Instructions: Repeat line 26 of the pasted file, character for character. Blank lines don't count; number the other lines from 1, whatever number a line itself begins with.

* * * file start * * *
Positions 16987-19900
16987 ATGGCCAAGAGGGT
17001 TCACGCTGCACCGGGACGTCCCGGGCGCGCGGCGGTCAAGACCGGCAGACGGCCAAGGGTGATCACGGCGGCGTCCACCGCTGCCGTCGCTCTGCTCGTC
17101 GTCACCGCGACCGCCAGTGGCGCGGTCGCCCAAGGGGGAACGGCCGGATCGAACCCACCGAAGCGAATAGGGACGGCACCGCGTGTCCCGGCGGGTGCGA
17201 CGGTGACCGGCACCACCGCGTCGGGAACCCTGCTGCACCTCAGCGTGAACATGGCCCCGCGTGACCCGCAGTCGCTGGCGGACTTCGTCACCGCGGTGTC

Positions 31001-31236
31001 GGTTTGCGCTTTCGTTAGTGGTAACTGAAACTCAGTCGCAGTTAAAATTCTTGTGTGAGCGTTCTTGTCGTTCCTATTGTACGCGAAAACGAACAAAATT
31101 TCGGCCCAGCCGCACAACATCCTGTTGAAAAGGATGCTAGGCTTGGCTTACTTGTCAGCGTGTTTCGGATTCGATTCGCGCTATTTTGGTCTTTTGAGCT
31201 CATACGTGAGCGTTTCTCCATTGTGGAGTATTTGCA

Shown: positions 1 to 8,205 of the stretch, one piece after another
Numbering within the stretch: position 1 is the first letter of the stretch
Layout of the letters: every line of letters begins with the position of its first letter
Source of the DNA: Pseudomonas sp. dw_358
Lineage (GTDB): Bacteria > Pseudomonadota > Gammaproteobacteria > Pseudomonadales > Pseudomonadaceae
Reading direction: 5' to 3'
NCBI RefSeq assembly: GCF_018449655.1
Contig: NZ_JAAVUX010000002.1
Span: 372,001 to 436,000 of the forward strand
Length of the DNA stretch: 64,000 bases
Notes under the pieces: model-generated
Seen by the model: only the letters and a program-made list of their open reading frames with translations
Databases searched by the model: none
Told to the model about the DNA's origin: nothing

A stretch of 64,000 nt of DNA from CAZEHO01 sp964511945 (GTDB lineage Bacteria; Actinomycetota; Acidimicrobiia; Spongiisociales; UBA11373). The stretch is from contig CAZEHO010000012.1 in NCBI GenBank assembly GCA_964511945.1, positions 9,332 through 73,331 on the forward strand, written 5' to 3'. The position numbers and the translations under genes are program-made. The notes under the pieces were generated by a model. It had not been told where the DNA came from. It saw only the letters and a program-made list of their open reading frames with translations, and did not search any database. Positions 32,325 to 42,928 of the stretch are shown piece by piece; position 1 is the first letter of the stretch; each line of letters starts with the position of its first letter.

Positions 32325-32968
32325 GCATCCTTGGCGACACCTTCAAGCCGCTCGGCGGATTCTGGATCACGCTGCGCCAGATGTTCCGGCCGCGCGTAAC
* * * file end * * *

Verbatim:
32325 GCATCCTTGGCGACACCTTCAAGCCGCTCGGCGGATTCTGGATCACGCTGCGCCAGATGTTCCGGCCGCGCGTAAC